14
This finding is likely not due to multicollinearity, the correlation between σL (∆SL,t ) and ΣL (∆SL,t ) is 0.53.

22
show that the profitability of technical strategies relative to a buy-and-hold largely stems from

their ability to exit a downward-trending market, thereby decreasing the length and severity of

drawdowns. Further tests confirm the implication from our model that measures of trading activity

based on the MA strategies should positively correlate with volume in the data.

Bitcoin skeptics argue that the behavior of cryptocurrency prices resembles that of the NAS-

DAQ “bubble” around the turn of the millennium. Tech stocks during this period also resemble

cryptocurrencies in the sense that they plausibly lacked easily interpreted fundamentals. Consis-

tent with our model, we find that our MA strategies worked well applied to tech stocks during

this period. Other young and undeveloped assets with noisy fundamentals will provide a natural

laboratory to further test our model in the future.

23
Appendix: Proof of Proposition 1

In this appendix, we present the proof of Proposition 1.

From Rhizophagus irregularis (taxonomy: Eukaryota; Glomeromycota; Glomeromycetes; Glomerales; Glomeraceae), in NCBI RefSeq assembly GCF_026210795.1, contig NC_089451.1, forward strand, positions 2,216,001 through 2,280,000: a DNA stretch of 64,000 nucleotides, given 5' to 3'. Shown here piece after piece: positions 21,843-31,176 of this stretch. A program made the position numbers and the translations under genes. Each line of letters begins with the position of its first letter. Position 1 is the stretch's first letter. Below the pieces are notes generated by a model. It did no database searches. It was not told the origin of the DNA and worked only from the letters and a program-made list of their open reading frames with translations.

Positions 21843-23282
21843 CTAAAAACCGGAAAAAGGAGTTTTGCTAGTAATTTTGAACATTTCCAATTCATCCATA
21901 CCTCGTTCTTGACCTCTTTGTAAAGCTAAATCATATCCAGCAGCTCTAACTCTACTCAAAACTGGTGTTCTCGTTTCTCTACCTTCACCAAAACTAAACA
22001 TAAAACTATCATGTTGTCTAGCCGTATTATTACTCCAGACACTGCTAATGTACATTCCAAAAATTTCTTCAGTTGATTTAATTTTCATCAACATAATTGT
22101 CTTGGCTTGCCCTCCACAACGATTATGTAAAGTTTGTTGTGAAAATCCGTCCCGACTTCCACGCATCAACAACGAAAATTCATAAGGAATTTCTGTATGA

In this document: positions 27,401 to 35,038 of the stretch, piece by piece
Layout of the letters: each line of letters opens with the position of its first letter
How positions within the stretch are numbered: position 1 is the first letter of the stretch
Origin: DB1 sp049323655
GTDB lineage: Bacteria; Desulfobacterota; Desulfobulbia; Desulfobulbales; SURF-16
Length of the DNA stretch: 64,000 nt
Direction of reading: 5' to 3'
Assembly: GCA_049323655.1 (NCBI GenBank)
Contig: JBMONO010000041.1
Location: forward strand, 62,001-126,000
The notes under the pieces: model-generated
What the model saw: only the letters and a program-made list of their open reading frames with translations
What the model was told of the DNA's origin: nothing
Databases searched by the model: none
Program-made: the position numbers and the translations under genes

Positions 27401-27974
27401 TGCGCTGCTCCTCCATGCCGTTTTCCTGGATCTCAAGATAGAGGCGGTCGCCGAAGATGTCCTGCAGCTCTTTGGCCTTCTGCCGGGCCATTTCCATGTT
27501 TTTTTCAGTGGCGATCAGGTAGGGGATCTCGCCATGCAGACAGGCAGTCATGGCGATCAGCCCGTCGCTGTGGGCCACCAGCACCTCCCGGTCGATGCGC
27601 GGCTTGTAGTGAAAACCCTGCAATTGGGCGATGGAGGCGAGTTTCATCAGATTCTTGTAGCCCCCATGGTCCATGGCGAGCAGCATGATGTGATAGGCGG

First we provide the evolution equations for conditional expectation and the conditional vari-

ance. Following the standard filtering theory, ∀i = 1, 2, Mti satisfies

dMti = λ(X̄ − Mti )dt + σM


i i
(t)dẐ1t , M0i = M i (0), (A.1)

i is the (observable) innovation processes satisfying


where Ẑ1t

t
Xs − Msi
Z
i
Ẑ1t = ds + Z1t ,
0 σδ

i (t) = V i (t)
σM σδ + ρσX , V i (t) ≡ E[(Xt − Mti )2 |Fti ] is the conditional variance of Xt satisfying

2
dV i (t)

1 i
= −2λV i (t) + σX
2
− V (t) + ρσX . (A.2)
dt σδ

This implies that


dδt
= Mti dt + σδ dẐ1t
i
, i = 1, 2. (A.3)
δt

Next we derive the optimal trading strategy and equilibrium Bitcoin price. As in Detemple

(1986), Gennotte (1986), and Detemple (1991), the investor’s problem is separable in inference and